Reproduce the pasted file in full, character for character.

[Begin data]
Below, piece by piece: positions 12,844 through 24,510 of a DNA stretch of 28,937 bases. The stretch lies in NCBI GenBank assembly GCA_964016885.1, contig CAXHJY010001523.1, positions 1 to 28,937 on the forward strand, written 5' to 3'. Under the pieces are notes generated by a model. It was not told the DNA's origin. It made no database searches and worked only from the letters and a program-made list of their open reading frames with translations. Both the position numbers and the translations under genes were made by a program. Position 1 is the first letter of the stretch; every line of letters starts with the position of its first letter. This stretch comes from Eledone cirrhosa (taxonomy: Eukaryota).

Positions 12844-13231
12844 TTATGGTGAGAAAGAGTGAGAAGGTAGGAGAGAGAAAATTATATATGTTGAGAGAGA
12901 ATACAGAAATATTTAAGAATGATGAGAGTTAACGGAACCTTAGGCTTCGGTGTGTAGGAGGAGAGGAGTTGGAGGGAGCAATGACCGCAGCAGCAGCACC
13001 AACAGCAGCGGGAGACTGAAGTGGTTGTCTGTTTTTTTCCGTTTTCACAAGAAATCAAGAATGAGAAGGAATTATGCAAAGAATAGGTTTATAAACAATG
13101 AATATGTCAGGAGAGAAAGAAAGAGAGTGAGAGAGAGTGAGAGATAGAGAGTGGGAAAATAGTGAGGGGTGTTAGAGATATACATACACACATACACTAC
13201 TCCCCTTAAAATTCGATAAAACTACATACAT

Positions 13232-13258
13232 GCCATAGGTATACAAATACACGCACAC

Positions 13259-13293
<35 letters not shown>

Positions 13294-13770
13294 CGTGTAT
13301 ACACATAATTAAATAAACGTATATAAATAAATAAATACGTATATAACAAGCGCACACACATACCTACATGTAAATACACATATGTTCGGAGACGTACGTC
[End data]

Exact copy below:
Below, piece by piece: positions 12,844 through 24,510 of a DNA stretch of 28,937 bases. The stretch lies in NCBI GenBank assembly GCA_964016885.1, contig CAXHJY010001523.1, positions 1 to 28,937 on the forward strand, written 5' to 3'. Under the pieces are notes generated by a model. It was not told the DNA's origin. It made no database searches and worked only from the letters and a program-made list of their open reading frames with translations. Both the position numbers and the translations under genes were made by a program. Position 1 is the first letter of the stretch; every line of letters starts with the position of its first letter. This stretch comes from Eledone cirrhosa (taxonomy: Eukaryota).

Positions 12844-13231
12844 TTATGGTGAGAAAGAGTGAGAAGGTAGGAGAGAGAAAATTATATATGTTGAGAGAGA
12901 ATACAGAAATATTTAAGAATGATGAGAGTTAACGGAACCTTAGGCTTCGGTGTGTAGGAGGAGAGGAGTTGGAGGGAGCAATGACCGCAGCAGCAGCACC
13001 AACAGCAGCGGGAGACTGAAGTGGTTGTCTGTTTTTTTCCGTTTTCACAAGAAATCAAGAATGAGAAGGAATTATGCAAAGAATAGGTTTATAAACAATG
13101 AATATGTCAGGAGAGAAAGAAAGAGAGTGAGAGAGAGTGAGAGATAGAGAGTGGGAAAATAGTGAGGGGTGTTAGAGATATACATACACACATACACTAC
13201 TCCCCTTAAAATTCGATAAAACTACATACAT

Positions 13232-13258
13232 GCCATAGGTATACAAATACACGCACAC

Positions 13259-13293
<35 letters not shown>

Positions 13294-13770
13294 CGTGTAT
13301 ACACATAATTAAATAAACGTATATAAATAAATAAATACGTATATAACAAGCGCACACACATACCTACATGTAAATACACATATGTTCGGAGACGTACGTC